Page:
“They don't make them the way they used to.” We have all heard this comment with reference to all sorts of things. Despite all the technological advances from which we benefit, we often are convinced that certain things were of superior quality in the old days.
I live on the eastern seaboard of the United States, which was hit by a severe snowstorm last week. Most people find snowfall a nuisance. But for me, a snowfall is a chance to reflect on one of the Almighty's greatest wonders, the little snowflake.
The happiest picture that I can imagine portrays an entire family sitting around the dinner table. One of the saddest pictures is of that same family with one empty seat, with one family member missing.
Wisdom is the rarest of all important human qualities. Observers of the contemporary state of affairs often remark that wisdom, which is especially necessary in this day and age, is now particularly lacking.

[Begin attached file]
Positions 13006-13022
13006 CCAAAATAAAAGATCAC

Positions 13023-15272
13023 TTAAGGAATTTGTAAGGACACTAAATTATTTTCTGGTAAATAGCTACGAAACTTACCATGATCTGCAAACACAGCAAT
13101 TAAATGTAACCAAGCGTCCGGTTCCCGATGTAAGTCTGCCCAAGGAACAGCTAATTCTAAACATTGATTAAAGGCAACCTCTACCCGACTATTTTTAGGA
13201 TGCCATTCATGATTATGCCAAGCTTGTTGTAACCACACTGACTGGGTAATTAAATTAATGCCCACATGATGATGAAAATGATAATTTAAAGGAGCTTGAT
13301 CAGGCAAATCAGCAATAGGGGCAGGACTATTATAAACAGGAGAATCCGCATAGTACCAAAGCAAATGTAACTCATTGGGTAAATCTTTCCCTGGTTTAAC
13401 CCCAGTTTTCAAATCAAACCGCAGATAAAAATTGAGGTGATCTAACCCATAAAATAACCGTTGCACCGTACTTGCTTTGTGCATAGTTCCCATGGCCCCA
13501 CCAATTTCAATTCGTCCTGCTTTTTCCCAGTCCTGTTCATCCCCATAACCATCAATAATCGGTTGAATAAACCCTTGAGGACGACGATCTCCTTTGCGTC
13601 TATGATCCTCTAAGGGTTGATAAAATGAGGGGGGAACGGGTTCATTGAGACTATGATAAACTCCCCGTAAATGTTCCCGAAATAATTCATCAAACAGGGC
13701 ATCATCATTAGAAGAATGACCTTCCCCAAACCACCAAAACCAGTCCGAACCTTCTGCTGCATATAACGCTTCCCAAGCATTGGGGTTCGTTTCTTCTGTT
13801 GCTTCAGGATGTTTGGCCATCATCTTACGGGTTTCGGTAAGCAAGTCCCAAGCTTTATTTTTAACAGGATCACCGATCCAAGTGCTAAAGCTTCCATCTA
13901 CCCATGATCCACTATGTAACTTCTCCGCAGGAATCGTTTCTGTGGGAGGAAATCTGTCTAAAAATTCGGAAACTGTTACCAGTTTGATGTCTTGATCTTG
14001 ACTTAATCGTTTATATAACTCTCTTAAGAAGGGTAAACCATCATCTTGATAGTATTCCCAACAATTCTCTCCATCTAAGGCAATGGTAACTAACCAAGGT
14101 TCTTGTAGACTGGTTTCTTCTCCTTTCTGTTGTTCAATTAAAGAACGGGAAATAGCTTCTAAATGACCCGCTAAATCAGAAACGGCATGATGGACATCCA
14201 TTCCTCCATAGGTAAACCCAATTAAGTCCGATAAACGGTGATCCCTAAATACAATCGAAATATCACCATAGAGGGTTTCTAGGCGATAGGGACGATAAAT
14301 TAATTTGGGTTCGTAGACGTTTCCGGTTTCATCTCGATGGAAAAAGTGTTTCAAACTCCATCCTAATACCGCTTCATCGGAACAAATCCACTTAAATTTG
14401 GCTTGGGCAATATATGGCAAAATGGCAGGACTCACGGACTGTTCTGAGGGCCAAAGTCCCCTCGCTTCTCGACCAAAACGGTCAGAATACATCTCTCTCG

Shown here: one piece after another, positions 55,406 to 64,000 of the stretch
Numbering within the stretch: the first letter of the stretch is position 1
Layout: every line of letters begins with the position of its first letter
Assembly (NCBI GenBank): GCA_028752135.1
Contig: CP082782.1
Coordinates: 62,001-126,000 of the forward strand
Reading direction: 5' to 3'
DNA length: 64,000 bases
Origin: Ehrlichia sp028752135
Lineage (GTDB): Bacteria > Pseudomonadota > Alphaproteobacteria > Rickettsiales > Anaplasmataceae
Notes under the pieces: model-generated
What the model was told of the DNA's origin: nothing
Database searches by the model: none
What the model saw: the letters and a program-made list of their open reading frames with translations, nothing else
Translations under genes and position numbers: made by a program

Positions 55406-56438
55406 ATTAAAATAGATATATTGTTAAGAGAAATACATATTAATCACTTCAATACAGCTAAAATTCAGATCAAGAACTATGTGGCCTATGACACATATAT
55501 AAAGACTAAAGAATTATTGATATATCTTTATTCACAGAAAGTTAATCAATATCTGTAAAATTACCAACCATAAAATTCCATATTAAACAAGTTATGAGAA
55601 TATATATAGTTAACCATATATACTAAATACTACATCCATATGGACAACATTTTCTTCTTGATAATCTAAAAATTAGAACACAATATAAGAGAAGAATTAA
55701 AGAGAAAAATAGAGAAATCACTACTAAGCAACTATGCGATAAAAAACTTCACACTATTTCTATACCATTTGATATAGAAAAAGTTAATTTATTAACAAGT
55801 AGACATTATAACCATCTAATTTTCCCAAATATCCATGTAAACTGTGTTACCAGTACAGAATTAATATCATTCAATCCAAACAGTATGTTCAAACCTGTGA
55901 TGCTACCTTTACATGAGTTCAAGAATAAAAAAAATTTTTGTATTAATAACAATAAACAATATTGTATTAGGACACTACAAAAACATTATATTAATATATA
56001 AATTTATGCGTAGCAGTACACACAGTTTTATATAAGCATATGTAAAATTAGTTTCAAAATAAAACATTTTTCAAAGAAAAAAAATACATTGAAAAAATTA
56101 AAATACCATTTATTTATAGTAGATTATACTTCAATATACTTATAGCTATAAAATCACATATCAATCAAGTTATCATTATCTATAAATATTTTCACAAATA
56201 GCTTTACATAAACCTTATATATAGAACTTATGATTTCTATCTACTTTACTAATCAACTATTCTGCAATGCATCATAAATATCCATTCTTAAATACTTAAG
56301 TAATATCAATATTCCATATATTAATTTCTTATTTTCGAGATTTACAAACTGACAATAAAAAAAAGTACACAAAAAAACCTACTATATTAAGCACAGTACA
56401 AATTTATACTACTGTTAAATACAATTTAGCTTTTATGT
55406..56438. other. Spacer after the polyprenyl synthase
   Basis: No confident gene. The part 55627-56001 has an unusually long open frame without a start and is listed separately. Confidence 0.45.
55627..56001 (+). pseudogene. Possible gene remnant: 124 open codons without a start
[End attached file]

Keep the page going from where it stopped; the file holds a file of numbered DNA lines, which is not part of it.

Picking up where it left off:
Envy is surely one of the most insidious of human emotions. It is a self-destructive emotion, because it often leads a person to act against his own best interests, as he attempts to redress the situation that caused him so much envy.
You don't hear much about them, and sometimes you don't even know their names. But they are the true heroes and heroines in our lives and in our times.
As I hope to demonstrate, it was also true in biblical times that very important characters in the narrative are hardly mentioned, perhaps only hinted at.
How do you define "maturity"? The dictionary definition asserts that it is a state of being full-grown, ripe, or fully developed. But I think that the common man gives a subjective definition to maturity in one of two other ways.
Disillusionment. I first learned about it on a park bench on the Lower East Side of Manhattan, where I attended high school. I learned about it from three old gentlemen, each affected differently by disillusionment, and each with a different lesson to teach.